Why Wanda Cares
Wanda made a significant donation of handmade hats last October. Recently, we caught up with her to learn why she cares for those experiencing homelessness.
We met Wanda in the fall of 2020, when she donated a significant number of handmade hats to our patients and residents. This year, she has already donated over 25 boxes of school supplies and a large package of winter items. Recently, we caught up with her to learn about her, why she felt compelled to donate, and why she cares for people experiencing homelessness.
Q: How did you first hear/learn about Care For the Homeless?
A: Back in October 2020, I had just finished making a bunch of hats. I wanted to donate them, so I went online looking for local charities where I live in [NY State] and I didn’t find any. So, I just typed in the words, “hats for the homeless”, and, voila, I found your website. I viewed the website, looked at the information, and inquired about it. That’s how I got started. Jonathan was the one that responded back to my questions.
The list of things that the organization does for the homeless was very overwhelming to me. It just called out that this is where I need to provide. That’s where my heart was leading me because I have been homeless at one point – actually several points – throughout my life.
I became homeless at 16. My parents had just divorced, and my mother moved to West Virginia from Ohio. She decided I no longer needed to be in the home. She kicked me out of the house, left me with my car, threw in an alarm clock, and said I needed to get up at a certain time and come pick her up for work because she never drove. So, here I am homeless, no food, no warmth other than my car, living in a State that I’m not too familiar with. I was scared, I was embarrassed, and I didn’t tell people at school that I was homeless.
It was, to me, just devastating to think that my mom would just toss me out and let me just live in my car. But I got through high school. I graduated with high grades, regardless of being homeless, taking baths in rivers or streams or, when it was cold, in the gas station. It gave me a different perspective. We were poverty-stricken most of our lives, but I never thought we were poverty-stricken. I thought the whole world was that way. I lived in an area that was lower income people anyway. So, to be in a car and live like that, it was just overwhelming to be that lonely. It was really hard for me. So, I [understand why] homeless people feel helpless. I think it’s important that we help them understand that they don’t have to feel helpless.
Q: Why did you choose CFH to receive your support?
A: Because I believe in the organization and the expansive amount of stuff that it does. Because what I got from you was openness, connectiveness, and a willingness to listen. I had so much stuff back in October, Jonathan [Petrakakos, Development Associate] goes, “Well, we could get somebody to meet you.” I said, “No, that’s okay. I’ve got them all boxed. I’m ready to go.”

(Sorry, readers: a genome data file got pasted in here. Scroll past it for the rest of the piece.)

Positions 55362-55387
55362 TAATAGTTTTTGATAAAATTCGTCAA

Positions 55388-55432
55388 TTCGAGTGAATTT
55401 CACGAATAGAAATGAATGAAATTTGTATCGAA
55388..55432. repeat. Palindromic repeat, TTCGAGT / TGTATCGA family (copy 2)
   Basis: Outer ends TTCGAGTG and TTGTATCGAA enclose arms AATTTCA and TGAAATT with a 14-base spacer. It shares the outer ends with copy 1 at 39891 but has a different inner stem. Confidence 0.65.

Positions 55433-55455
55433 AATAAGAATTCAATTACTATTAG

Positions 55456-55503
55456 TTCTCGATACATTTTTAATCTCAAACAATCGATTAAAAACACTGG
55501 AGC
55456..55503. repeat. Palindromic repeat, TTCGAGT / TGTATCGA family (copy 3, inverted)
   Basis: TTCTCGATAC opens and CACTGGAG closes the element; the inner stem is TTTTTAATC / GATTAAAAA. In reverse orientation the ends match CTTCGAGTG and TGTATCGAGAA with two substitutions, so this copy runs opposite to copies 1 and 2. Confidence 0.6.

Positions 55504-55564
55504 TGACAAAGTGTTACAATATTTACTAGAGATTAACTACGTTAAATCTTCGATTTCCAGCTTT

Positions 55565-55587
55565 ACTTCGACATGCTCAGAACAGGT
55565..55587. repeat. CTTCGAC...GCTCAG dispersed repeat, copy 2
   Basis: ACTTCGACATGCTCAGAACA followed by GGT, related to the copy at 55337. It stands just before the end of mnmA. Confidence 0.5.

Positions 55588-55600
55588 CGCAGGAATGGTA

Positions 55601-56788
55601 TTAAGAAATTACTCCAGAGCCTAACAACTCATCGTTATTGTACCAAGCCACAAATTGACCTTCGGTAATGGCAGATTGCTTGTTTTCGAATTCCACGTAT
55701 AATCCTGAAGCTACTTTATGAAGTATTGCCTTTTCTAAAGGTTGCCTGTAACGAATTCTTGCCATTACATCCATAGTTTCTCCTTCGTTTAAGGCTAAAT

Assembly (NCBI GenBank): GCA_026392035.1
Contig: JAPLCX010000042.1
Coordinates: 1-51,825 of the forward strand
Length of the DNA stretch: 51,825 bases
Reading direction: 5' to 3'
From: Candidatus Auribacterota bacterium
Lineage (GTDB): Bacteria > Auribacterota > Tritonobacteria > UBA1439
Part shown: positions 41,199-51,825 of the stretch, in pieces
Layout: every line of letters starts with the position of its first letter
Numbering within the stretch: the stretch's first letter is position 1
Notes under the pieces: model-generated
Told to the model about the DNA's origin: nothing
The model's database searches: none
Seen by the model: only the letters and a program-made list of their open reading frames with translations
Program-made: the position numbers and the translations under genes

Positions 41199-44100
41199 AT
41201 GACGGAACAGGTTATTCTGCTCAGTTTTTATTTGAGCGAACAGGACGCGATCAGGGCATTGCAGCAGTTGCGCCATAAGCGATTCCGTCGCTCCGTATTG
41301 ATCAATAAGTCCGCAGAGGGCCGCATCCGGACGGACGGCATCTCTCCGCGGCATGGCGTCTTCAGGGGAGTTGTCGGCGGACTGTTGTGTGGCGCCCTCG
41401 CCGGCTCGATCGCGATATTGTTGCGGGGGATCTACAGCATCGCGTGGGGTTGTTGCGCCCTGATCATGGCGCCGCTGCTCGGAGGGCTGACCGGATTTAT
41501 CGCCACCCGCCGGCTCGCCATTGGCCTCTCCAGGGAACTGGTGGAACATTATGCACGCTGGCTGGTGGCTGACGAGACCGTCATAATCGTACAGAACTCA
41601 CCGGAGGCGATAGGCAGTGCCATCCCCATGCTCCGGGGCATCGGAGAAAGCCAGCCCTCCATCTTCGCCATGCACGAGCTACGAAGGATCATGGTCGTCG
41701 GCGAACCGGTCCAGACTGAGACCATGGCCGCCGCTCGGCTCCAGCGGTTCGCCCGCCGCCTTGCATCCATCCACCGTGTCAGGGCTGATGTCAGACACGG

I think the first time I shipped like five boxes of stuff. So, it was amazing for your organization; to say, “Hey, we’ll come to Sidney and see if we can get what you have, if you can’t get to us.”
It was very nice because it shows that you care enough about the people that you take care of. You have a lot of different things that you do besides giving out some things. You provide medical, you provide shelter, and all kinds of [other] things. For that reason, I even told my children, that once I’ve passed away, whatever I have left over – and I’m going to start tearing up – is divided between CFH and Pine Ridge Reservation for the Native Americans.
Q: Why do you Care?
A: The homelessness is parsed. No matter how you get there, what walks of life you come from, not knowing any moment it can strike you. You have no idea. It can be embarrassing and scary or full and lonely. But my thought is that our lives are connected. Everybody is connected. I’ve seen both ends of the spectrum. I’ve been on the low end and the middle and the high end of life. I believe in giving back to others. It means a lot if you can just listen to somebody or be a shoulder for them to cry on, or just give them a little of yourself each day. Everybody needs to feel that. And if we give a little each day, we’ll blossom in the fruitfulness that brings us together in a positive manner and lift each other, always striving for a better tomorrow.
It only takes one person, just one person, each, to give of themselves, no matter their circumstances, in another person’s life. I am disabled and on a fixed income. But I’m constantly making sure that I’m giving back somehow, each day, to someone. And I believe that philosophy.
If you give to someone, it will get passed on to someone else. And that’s how humanity should be.
Wanda lives in a small village in New York State, near the Pennsylvania border. She lives with her granddaughter, who she adopted and raised as her own daughter. They both share a passion for art.
We are grateful to Wanda for her time, support, and humbled by her unwavering commitment to doing all that she can to end homelessness.
We Want to Hear From You
All forms of support are welcome and important. So, we want to hear about all of them. Reach out and tell us about your experience!